Compromise Is Vital

A few months from now, the Grand Ethiopian Renaissance Dam (GERD) will be fully operational. The Ethiopian government after investing billions of dollars in the project is expected to start benefiting from the spinoff. For this to be hitch-free, they need to make sure there is great understanding between her and the neighbors like Egypt and Sudan who have been contesting the construction of the dam and want to have a say with its management. After several fruitless meetings within and out of the continent to seek a long lasting solution to the problem, the only solution at hand now is for the three countries to reach a compromise.
From every observation, the first step towards a must come from Ethiopia. A few weeks back, Egyptian President Abdel Fattah Al-Sisi urged Ethiopia to accept a “compromise”. He stressed on the importance of a political will in order to reach a compromise solution at the negotiating table. According to President Al-Sisi since the start of the crisis, proposals that have been put forward are aimed at protecting Ethiopia’s interests while respecting the rights and interests of downstream countries. Egypt, he added, wants the establishment of a binding legal agreement on the filling and operation of the GERD.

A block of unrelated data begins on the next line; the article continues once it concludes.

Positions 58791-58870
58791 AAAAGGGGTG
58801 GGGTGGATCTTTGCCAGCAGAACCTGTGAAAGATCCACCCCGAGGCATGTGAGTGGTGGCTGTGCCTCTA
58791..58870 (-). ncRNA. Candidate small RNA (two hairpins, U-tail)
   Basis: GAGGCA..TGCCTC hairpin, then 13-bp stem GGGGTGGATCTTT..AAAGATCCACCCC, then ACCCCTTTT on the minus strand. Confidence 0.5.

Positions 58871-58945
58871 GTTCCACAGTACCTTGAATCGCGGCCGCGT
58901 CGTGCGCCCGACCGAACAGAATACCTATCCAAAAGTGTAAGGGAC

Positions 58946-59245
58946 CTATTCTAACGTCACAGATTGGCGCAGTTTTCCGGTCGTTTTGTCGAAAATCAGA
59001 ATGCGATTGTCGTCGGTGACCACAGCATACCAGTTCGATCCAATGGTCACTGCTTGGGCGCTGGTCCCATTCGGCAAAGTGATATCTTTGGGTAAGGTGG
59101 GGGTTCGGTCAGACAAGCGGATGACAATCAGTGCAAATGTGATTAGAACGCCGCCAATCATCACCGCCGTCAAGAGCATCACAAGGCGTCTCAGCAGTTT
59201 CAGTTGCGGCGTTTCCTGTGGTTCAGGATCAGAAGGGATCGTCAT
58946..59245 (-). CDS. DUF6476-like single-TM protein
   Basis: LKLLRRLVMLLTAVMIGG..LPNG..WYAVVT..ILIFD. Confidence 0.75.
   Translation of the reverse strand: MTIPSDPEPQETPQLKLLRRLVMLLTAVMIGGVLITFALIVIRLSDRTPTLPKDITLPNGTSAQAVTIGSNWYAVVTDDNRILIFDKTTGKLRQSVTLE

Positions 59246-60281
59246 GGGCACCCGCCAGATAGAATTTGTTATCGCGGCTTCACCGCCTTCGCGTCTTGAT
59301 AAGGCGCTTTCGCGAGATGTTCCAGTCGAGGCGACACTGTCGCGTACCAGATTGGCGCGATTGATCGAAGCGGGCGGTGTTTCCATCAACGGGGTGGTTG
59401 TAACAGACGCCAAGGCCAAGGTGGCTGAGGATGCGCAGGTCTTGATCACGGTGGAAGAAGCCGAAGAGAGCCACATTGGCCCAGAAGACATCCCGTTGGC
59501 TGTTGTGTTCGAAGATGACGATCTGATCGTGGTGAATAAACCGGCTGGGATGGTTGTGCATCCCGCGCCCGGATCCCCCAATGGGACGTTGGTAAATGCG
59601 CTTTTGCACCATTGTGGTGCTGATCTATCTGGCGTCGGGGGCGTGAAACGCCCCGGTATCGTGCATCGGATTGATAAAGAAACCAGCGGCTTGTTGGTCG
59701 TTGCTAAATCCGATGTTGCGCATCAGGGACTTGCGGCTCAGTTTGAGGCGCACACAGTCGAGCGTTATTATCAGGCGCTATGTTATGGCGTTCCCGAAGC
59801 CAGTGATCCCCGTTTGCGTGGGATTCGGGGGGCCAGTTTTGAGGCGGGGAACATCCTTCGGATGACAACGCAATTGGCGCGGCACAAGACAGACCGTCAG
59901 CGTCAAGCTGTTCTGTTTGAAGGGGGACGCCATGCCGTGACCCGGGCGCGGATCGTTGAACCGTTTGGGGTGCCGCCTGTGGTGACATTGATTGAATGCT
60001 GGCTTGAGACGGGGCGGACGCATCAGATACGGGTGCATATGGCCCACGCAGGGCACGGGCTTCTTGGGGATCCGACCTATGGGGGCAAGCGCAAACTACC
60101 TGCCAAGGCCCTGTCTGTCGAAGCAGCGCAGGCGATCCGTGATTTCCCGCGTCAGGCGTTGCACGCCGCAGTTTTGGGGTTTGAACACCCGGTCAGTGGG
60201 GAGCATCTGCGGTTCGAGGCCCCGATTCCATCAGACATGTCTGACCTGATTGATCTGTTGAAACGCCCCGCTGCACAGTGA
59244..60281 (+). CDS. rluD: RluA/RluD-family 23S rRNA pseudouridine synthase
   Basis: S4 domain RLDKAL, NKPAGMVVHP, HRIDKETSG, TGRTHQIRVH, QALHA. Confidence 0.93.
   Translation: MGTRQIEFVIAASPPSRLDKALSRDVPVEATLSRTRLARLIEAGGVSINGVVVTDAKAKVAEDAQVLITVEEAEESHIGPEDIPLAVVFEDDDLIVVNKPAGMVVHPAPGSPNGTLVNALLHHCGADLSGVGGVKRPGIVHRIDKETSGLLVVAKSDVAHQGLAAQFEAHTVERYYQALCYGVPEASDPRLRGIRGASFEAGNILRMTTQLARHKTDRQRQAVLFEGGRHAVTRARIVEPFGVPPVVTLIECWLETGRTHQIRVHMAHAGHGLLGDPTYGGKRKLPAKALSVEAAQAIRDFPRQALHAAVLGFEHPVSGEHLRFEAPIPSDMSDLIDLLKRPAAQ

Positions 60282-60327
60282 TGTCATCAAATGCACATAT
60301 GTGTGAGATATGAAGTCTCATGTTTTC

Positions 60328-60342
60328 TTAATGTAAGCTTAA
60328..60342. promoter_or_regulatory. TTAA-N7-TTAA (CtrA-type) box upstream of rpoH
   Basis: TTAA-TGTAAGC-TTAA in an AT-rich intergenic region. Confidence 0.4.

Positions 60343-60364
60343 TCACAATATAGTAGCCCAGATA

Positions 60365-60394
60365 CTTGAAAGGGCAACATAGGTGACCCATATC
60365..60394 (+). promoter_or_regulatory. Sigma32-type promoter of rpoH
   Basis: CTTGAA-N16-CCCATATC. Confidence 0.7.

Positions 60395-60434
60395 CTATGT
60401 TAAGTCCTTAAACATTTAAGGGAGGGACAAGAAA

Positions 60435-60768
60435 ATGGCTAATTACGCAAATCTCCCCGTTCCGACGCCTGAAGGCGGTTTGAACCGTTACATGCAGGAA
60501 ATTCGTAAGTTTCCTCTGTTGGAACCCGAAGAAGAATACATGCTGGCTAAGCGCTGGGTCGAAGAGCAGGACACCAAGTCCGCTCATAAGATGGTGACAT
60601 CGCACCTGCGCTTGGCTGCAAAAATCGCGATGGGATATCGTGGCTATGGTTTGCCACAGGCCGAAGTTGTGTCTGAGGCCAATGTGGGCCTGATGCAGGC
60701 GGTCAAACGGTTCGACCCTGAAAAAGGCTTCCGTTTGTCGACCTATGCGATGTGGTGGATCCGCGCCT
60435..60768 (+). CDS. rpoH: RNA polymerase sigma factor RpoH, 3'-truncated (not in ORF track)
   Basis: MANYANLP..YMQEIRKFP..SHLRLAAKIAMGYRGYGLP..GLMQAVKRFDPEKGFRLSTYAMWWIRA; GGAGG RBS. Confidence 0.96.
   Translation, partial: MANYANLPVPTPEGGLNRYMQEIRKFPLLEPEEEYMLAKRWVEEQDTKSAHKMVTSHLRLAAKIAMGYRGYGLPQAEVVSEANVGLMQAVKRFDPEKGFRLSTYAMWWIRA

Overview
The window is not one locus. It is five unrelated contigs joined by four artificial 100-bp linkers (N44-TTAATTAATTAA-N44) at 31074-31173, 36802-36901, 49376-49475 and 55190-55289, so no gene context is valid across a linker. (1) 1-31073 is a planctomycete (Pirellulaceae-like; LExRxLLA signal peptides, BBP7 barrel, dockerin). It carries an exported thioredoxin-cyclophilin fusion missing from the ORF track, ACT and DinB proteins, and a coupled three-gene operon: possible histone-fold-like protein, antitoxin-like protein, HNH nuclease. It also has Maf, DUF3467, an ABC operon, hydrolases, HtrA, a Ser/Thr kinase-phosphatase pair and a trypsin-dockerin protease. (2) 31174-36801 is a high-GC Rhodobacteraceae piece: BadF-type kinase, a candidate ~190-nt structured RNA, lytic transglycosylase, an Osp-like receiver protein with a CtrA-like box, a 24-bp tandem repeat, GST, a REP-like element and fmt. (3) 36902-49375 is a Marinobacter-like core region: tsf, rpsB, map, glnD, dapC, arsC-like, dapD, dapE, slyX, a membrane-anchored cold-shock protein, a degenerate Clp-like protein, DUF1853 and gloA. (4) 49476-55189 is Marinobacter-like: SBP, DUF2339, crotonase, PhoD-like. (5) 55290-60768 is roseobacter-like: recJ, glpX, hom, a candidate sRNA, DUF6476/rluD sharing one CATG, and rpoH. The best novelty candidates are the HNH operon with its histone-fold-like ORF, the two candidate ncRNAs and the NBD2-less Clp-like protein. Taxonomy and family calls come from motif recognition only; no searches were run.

Egyptian proposals fall in line with those of Sudan that has also expressed fear with regards to the future of her dam. Since it is true and clear that the filling phase of the colossal dam will for now reduce the flow downstream, neither Egypt nor Sudan are willing to accept the situation withou...



    List is empty.

Lead a Comment

Same category